BRUSSELS — President Biden joined with leaders of the world’s wealthiest nations on Sunday to take action aimed at holding down global temperatures, but failed to set a firm end date on the burning of coal, which is a primary contributor to global warming.
Mr. Biden and six other leaders of the Group of 7 nations promised to cut collective emissions in half by 2030 and to try to stem the rapid extinction of animals and plants, calling it an “equally important existential threat.” They agreed that by next year they would stop international funding for any coal project that lacked technology to capture and store carbon dioxide emissions and vowed to achieve an “overwhelmingly decarbonized” electricity sector by the end of the decade.
It was the first time that the major industrialized economies, which are most responsible for the pollution that is warming the planet, agreed to collectively slash their emissions by 2030, although several nations had individually set those same goals, including the United States and the United Kingdom.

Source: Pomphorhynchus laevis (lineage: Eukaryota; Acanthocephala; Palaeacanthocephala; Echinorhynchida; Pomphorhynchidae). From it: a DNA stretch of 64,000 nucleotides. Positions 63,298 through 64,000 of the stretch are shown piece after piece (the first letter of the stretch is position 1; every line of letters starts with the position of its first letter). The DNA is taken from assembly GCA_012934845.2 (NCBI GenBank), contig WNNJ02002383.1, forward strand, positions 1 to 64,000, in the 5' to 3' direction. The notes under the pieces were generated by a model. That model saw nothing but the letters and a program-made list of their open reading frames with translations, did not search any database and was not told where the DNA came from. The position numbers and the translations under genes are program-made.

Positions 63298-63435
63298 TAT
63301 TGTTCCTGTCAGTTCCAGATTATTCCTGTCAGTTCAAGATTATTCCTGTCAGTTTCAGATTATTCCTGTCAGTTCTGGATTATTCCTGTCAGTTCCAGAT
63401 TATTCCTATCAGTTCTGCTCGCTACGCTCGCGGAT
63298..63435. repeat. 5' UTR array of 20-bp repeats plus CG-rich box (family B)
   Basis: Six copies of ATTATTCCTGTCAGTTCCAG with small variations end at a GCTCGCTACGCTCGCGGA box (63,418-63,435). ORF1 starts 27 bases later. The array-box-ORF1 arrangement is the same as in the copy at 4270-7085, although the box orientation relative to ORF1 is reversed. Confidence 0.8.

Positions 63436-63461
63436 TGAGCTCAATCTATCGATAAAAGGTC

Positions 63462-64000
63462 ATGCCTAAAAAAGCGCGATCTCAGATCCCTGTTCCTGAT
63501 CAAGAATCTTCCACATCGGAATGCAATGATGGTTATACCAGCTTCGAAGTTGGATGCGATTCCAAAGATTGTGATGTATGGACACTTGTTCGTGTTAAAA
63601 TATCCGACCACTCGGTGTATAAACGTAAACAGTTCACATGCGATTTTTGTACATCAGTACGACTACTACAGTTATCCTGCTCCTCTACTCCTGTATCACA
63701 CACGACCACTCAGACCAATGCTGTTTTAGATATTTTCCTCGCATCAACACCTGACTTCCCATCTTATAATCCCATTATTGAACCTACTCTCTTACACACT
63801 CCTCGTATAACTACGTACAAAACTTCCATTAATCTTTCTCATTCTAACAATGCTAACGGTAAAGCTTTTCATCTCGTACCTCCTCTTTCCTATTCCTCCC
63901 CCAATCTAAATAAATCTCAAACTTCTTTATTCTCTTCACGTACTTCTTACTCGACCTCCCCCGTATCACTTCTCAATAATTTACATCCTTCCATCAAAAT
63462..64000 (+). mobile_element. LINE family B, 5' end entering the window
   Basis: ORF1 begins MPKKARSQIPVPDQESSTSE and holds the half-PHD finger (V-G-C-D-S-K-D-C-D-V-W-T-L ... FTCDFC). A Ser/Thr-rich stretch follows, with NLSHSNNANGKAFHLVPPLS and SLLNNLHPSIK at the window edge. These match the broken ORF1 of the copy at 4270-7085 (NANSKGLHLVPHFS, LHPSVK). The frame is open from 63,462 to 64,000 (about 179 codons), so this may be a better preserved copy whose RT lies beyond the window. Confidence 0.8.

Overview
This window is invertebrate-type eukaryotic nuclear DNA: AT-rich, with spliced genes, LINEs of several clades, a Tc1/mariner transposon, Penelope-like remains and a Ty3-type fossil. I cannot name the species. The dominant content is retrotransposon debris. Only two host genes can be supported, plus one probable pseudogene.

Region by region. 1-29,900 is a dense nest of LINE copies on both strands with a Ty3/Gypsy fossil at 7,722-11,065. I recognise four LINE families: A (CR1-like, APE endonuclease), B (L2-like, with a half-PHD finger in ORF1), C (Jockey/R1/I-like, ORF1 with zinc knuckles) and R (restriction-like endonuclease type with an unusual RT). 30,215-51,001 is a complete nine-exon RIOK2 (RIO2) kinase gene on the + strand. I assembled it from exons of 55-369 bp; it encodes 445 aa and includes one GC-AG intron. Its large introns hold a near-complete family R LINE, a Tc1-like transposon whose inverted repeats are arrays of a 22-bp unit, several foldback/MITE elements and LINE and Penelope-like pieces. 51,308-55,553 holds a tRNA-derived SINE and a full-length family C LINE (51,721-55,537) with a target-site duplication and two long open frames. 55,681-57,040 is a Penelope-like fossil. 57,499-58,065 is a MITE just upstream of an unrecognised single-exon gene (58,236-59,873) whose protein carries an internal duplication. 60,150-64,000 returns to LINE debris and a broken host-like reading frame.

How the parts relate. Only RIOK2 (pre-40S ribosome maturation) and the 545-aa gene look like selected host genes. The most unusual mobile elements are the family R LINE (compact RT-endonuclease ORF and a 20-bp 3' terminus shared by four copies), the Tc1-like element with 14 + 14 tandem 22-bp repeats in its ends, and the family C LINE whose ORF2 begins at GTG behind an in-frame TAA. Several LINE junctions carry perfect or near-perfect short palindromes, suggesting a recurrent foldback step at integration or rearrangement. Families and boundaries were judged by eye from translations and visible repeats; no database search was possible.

But energy experts said the failure of the G7 nations, which together produce about a quarter of the world’s climate pollution, to agree on a specific end date for the use of coal weakened their ability to lean on China to curb its own still-growing coal use. It may also make it more difficult to convince 200 nations to strike a bold climate agreement at a United Nations summit in Scotland later this year.
The G7 leaders also declined to pledge significant new funding to help developing countries both manage climate impacts as well as pivot away from burning oil, gas and coal.
“It’s very disappointing,” said Jennifer Morgan, the executive director of Greenpeace International. “This was a moment when the G7 could have shown historic leadership, and instead they left a massive void.”
Scientists have warned that the world needs to urgently cut emissions if it has any chance to keep average global temperatures from rising above 1.5 degrees Celsius, compared with preindustrial levels. That’s the threshold beyond which experts say the planet will experience catastrophic, irreversible damage. Temperature change is not even around the globe; some regions have already reached an increase of 2 degrees Celsius.